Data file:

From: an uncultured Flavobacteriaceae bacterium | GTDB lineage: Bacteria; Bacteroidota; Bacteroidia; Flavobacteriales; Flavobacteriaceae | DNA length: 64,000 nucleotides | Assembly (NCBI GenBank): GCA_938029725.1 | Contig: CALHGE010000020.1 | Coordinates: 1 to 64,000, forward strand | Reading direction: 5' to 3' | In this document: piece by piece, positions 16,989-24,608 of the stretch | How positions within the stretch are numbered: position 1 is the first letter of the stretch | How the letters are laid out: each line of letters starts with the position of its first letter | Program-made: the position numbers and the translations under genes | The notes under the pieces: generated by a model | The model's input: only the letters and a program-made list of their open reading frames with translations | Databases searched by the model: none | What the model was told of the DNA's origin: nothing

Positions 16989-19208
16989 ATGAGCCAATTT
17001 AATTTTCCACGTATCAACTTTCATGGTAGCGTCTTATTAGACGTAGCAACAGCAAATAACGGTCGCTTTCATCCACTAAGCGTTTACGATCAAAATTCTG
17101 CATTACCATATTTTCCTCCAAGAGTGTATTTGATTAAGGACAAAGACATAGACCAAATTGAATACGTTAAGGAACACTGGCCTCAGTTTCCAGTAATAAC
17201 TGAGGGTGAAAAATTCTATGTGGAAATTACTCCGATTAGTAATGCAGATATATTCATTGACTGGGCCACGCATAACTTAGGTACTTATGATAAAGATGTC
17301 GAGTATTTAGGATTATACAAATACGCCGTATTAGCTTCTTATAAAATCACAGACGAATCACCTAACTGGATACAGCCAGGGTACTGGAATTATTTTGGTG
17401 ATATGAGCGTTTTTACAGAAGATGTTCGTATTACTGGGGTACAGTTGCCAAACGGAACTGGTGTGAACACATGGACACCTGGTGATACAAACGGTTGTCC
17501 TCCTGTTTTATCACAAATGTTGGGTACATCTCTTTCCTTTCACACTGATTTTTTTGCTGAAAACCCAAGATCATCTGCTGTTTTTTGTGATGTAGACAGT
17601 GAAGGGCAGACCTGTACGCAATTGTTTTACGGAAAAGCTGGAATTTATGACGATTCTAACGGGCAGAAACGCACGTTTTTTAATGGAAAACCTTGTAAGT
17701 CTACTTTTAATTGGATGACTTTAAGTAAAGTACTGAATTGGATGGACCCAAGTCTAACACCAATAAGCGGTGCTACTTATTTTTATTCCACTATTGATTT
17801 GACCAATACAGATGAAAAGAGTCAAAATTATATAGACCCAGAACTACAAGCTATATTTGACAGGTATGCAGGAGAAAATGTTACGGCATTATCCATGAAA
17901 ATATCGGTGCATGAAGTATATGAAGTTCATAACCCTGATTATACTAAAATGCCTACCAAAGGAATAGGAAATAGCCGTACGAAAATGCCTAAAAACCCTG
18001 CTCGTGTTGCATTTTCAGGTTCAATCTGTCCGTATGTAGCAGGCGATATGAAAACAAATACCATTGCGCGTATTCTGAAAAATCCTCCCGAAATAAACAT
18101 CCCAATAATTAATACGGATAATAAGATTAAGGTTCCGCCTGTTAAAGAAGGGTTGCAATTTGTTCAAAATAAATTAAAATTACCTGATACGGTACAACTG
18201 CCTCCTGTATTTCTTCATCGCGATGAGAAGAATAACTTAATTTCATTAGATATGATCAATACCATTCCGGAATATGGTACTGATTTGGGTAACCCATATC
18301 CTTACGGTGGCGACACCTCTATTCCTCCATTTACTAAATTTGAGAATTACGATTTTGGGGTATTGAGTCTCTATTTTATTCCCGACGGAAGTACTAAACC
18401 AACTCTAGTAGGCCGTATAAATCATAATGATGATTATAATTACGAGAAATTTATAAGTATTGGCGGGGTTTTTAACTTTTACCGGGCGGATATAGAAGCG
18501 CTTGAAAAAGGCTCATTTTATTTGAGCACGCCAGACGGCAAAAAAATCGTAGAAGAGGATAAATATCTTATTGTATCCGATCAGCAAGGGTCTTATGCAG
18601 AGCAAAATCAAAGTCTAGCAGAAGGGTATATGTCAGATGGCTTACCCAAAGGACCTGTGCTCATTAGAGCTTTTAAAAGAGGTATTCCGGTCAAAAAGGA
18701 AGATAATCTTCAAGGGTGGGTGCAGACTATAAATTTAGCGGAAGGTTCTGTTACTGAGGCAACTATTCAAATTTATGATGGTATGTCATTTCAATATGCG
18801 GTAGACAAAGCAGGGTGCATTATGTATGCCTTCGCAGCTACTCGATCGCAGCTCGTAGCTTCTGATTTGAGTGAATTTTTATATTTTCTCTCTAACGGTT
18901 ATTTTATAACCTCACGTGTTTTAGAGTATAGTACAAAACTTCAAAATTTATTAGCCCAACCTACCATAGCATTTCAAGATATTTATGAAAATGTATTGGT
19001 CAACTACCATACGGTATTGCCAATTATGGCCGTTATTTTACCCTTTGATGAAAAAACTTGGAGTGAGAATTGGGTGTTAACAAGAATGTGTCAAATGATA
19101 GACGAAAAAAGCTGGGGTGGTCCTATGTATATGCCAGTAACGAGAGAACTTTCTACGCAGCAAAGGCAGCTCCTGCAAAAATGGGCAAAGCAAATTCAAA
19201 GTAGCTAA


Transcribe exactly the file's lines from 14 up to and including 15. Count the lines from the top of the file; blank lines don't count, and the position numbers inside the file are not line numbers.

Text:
18001 CTCGTGTTGCATTTTCAGGTTCAATCTGTCCGTATGTAGCAGGCGATATGAAAACAAATACCATTGCGCGTATTCTGAAAAATCCTCCCGAAATAAACAT
18101 CCCAATAATTAATACGGATAATAAGATTAAGGTTCCGCCTGTTAAAGAAGGGTTGCAATTTGTTCAAAATAAATTAAAATTACCTGATACGGTACAACTG